• 1 International Medical University, Kuala Lumpur, Malaysia
  • 2 School of Public Health, University of Queensland, Brisbane, Queensland, Australia
PLoS One, 2019;14(5):e0217643.
PMID: 31141558 DOI: 10.1371/journal.pone.0217643


Leptospirosis is probably the most widespread zoonotic disease in the world especially in tropical countries. There has been an increase in individual studies, which assessed the frequency of leptospirosis in flood conditions. Some studies showed contact with floods was significantly associated with the occurrence of leptospirosis while other studies reported differently. The objective of this meta-analysis was to synthesize the evidence on the risk factors which are associated with human leptospirosis following flooding. We set up the inclusion criteria and searched for the original studies, addressing leptospirosis in human with related to flood in health-related electronic databases including PubMed, Embase, Ovid Medline, google scholar and Scopus sources. We used the terms 'leptospirosis', 'flood', 'risk factor' and terms from the categories were connected with "OR" within each category and by "AND" between categories. The initial search yielded 557 citations. After the title and abstract screening, 49 full-text papers were reviewed and a final of 18 observational studies met the pre-specified inclusion criteria. Overall, the pooled estimates of 14 studies showed that the contact with flooding was a significant factor for the occurrence of leptospirosis (pooled OR: 2.19, 95%CI: 1.48-3.24, I2:86%). On stratification, the strength of association was greater in the case-control studies (pooled OR: 4.01, 95%CI: 1.26-12.72, I2:82%) than other designs (pooled OR:1.77,95%CI:1.18-2.65, I2:87%). Three factors such as 'being male'(pooled OR:2.06, 95%CI:1.29-2.83), the exposure to livestock animals (pooled OR: 1.95, 95%CI:1.26-2.64), the lacerated wound (pooled OR:4.35, 95%CI:3.07-5.64) were the risk factors significantly associated with the incidence of leptospirosis following flooding in the absence of within-study heterogeneity (I2: 0%). We acknowledge study limitations such as publication bias and type 2 statistical errors. We recommended flood control and other environmental modifications that are expected to reduce the risk of leptospiral infection, and a multi-sectoral effort to this aspect would have long-term benefits.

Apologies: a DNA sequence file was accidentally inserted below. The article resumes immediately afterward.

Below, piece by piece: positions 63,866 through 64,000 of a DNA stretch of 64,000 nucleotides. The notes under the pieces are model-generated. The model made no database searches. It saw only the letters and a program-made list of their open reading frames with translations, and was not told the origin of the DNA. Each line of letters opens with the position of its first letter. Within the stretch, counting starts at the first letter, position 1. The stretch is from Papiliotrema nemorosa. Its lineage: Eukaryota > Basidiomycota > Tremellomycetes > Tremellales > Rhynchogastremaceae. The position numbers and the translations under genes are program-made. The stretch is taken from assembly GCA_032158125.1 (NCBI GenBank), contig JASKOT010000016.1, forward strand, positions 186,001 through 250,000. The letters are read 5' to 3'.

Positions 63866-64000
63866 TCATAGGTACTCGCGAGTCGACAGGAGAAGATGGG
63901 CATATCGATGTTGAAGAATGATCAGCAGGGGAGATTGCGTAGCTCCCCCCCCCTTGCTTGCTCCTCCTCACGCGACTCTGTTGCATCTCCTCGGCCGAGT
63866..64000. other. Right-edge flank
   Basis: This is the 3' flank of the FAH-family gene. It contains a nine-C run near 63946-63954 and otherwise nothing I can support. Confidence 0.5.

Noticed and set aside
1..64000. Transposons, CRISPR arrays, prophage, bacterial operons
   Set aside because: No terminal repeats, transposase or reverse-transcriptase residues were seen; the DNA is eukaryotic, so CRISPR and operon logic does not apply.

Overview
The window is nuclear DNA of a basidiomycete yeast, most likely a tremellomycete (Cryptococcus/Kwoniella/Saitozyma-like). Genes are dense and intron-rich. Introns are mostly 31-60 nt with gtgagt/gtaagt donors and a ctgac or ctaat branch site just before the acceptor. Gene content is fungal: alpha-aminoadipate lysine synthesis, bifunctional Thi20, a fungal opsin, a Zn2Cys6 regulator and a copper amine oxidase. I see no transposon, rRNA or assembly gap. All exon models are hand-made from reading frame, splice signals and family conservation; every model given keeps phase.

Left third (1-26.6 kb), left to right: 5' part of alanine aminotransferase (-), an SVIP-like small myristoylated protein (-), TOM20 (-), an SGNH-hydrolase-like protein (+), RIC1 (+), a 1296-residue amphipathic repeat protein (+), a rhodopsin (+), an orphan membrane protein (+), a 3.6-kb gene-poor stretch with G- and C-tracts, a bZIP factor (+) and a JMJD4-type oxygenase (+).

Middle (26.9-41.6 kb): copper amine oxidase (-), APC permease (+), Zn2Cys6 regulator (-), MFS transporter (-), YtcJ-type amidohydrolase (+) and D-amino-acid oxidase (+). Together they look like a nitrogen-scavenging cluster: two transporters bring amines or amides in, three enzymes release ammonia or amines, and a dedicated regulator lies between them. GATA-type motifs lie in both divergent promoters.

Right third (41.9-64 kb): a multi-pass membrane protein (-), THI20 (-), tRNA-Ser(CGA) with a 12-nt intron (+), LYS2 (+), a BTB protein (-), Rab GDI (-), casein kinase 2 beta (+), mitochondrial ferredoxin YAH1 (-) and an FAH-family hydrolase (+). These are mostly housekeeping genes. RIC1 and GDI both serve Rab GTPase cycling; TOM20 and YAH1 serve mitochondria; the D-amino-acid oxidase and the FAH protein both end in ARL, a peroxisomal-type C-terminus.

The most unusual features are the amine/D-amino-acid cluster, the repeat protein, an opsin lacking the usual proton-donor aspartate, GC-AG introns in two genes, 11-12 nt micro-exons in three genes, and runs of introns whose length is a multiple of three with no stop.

* Title and MeSH Headings from MEDLINE®/PubMed®, a database of the U.S. National Library of Medicine.